Taubie Motlhabane, CEO of Cape Town International Convention Centre, talks to EW about her career in exhibitions, and taking over the role of CEO during a pandemic.
Tell us about your early life and career?
I was born in the North West Province of South Africa, and that is where I attended school and university.
My first jobs were in public relations, broadcast and print media. There I learned about the value of customer service as well as the power of media in promoting brands, both extremely important in the tourism industry.
My subsequent roles as head: conferences and protocol at the South African Reserve Bank; events and marketing manager for the City Centre Hotel in Manama, Bahrain; events specialist at Absa Bank South Africa; head of events at the City of Ekurhuleni; head of the Tshwane Convention & Visitors Bureau (Pretoria) and business tourism manager at South African Tourism all cemented my passion for this industry.
What was an early project you are particularly proud of and an early defining career moment?
I was proud to be part of the conceptualising and building of, and ultimately the management of, the South African Reserve Bank Conference Centre. This was the first strong break into the business events industry and prepared me for the role I now occupy.
Another project was the establishment of Association Day at Meetings Africa, an association educational and networking platform created for the African Associations Industry. This was one of my “babies” during my time at South African Tourism. This platform has grown into one of the major highlights for Meetings Africa.
Who was your first industry mentor and what early lesson did you learn in your career?
There are two people. First, Mr Tito Mboweni when I worked at the South African Reserve Bank Conference Centre. It was there that I understood the power of conferences as catalysts for the knowledge and visitor economies.
Second, and an even more impactful influencer and mentor, was Ms Nomasonto “Sonto” Ndlovu, who hired me as the SAT business tourism manager: association and inter-governmental meetings. I owe a lot of my knowledge and expertise in this sector to her. She continues to be a great friend and mentor.
Tell us about your role at Tshwane CVB. What was your biggest achievement and biggest challenge there?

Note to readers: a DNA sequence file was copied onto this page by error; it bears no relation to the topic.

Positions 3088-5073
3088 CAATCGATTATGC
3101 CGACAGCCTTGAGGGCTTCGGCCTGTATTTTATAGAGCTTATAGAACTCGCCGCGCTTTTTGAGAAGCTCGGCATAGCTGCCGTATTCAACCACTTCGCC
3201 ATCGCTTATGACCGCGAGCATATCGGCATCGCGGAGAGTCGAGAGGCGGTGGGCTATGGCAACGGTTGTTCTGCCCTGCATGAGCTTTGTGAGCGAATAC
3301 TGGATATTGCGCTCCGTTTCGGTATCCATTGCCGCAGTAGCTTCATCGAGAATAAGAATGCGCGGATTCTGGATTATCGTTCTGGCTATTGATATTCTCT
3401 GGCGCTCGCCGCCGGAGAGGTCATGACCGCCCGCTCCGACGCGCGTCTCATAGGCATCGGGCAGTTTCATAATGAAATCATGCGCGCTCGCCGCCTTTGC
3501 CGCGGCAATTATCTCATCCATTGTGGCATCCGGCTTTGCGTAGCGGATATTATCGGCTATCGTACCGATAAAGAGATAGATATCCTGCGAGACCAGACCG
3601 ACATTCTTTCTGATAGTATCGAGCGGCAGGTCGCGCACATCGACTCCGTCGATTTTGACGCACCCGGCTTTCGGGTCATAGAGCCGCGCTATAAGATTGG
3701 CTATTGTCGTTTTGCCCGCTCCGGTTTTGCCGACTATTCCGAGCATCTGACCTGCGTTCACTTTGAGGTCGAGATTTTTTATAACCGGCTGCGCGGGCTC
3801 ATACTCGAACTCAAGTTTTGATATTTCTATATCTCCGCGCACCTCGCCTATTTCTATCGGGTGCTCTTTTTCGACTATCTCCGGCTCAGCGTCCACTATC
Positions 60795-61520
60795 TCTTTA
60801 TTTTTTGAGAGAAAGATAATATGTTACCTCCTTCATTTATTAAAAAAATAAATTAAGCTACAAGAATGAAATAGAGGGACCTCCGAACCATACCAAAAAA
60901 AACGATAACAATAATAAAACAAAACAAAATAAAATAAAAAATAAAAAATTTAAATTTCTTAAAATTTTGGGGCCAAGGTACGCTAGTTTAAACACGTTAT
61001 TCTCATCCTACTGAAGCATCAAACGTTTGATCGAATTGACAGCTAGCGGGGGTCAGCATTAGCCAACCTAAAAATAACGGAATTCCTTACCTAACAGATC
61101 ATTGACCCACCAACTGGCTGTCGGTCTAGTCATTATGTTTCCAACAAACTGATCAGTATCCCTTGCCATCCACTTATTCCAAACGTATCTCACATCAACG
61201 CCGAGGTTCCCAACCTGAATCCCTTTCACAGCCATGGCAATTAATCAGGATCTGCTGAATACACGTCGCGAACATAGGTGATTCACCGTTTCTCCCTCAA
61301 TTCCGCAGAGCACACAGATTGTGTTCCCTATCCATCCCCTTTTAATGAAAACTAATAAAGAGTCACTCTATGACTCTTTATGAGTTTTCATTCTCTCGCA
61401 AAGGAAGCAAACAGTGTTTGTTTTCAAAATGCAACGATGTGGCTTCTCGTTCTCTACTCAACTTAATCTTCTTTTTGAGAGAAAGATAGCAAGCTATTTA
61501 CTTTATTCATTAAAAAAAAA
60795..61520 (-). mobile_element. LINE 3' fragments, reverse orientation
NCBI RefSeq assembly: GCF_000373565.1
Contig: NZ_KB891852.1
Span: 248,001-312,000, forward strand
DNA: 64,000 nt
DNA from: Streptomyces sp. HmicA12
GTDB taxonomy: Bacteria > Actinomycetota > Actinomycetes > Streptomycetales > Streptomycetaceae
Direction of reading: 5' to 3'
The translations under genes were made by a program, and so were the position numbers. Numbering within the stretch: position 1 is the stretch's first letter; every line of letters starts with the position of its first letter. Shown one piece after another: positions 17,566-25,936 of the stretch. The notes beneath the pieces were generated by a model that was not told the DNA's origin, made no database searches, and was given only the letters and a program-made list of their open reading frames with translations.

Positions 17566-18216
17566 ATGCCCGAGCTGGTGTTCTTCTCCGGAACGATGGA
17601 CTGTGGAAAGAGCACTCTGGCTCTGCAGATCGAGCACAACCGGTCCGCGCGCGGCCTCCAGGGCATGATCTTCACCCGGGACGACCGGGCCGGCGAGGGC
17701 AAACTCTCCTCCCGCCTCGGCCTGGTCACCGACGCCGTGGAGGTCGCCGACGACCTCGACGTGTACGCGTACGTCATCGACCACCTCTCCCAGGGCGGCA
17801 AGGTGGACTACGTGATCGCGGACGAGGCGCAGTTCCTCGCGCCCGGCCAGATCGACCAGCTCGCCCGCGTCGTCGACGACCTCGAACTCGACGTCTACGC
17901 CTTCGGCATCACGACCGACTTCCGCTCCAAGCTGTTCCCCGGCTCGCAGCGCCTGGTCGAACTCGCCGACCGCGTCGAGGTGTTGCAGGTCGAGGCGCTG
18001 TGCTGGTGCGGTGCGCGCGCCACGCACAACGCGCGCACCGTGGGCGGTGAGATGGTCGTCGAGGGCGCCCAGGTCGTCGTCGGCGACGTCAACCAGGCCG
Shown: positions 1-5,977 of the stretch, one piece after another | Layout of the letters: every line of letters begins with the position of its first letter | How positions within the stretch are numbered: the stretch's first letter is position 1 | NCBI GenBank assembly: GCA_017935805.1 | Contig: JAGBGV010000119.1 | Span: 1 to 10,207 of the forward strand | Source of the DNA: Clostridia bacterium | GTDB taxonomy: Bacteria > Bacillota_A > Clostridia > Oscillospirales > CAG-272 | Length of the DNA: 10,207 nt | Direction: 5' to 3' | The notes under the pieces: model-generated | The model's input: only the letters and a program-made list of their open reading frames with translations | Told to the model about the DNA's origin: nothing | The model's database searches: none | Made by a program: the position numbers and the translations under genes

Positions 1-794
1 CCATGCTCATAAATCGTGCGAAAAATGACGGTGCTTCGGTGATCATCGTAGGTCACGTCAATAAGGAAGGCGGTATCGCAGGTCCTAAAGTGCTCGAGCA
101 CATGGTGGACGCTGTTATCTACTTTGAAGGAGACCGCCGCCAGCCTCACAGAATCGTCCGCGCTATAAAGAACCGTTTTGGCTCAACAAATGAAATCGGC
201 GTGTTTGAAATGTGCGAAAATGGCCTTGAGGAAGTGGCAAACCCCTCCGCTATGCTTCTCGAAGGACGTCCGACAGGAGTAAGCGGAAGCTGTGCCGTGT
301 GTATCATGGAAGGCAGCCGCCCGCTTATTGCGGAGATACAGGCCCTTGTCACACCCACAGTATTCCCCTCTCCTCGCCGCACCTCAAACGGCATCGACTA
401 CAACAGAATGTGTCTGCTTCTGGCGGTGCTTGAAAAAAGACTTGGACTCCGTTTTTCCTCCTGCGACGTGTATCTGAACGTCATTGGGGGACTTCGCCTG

My role as executive director for the Tshwane Convention and Visitors was to develop the marketing strategy for the City of Tshwane as a preferred destination for business and leisure events.
I would say my biggest achievement was the development of the CVB strategy and leveraging the unique selling proposition of Tshwane (the country’s research and academic hub and the only city with a Big-5 game reserve within its municipal borders).
Another memorable achievement from my tenure was pioneering the City of Tshwane’s first-ever participation in the Global Destination Sustainability Index, which brought international attention to Tshwane’s sustainability ranking.
There are always challenges. Legislative restrictions and red tape sometimes meant that we missed great opportunities for the destination. However, I am proud to say I worked with a team that had a winning attitude and made the impossible happen.
South Africa’s MICE offer has grown tremendously, and thanks to the development of more CVBs and most importantly, the National Convention Bureau, led by Ms Amanda Kotze-Nhlapo, we are a real global contender and we can host any size of global event on our shores.
You had about three months at the helm of CTICC before the pandemic took hold. How has that been?
Before I joined, the CTICC, led by former CEO Julie-May Ellingson had a good Q1 and Q2 of the 2019/2020 financial year. When I joined in January 2020, the company was also set for a good third quarter and it was. However, our plans for the remaining fourth quarter of our financial year were disrupted by the global pandemic, and the travel and tourism industry was brought to a halt.
I am fortunate that I took over a very successful organisation as CEO. The CTICC is a well-oiled machine with an exceptionally capable and dedicated team. My top priority was the strengthening of stakeholder and industry relationships. If you look after your clients and stakeholders when times a good, they will look after you when times are hard.
A lot of events at the CTICC were postponed instead of cancelled, which is a testament to great relationships.
Like most organisations around the globe, we were shell-shocked by the impact of Covid-19 on our business, communities, industry and the economy. However, we needed to adapt quickly and the CTICC quickly embraced the saying “don’t let a good crisis go to waste” in our response to the pandemic’s impact.
In partnership with the national, provincial and municipal governments, we converted CTICC 1 into a Covid-19 field hospital. The Hospital of Hope was constructed in a space of six week and was Africa’s biggest Covid-19 field hospital, with 862 beds. This initiative did not only assist in ensuring that our venue earned some much-needed revenue during a difficult time, but the CTICC had the privilege of being part of the solution in the battle against Covid-19.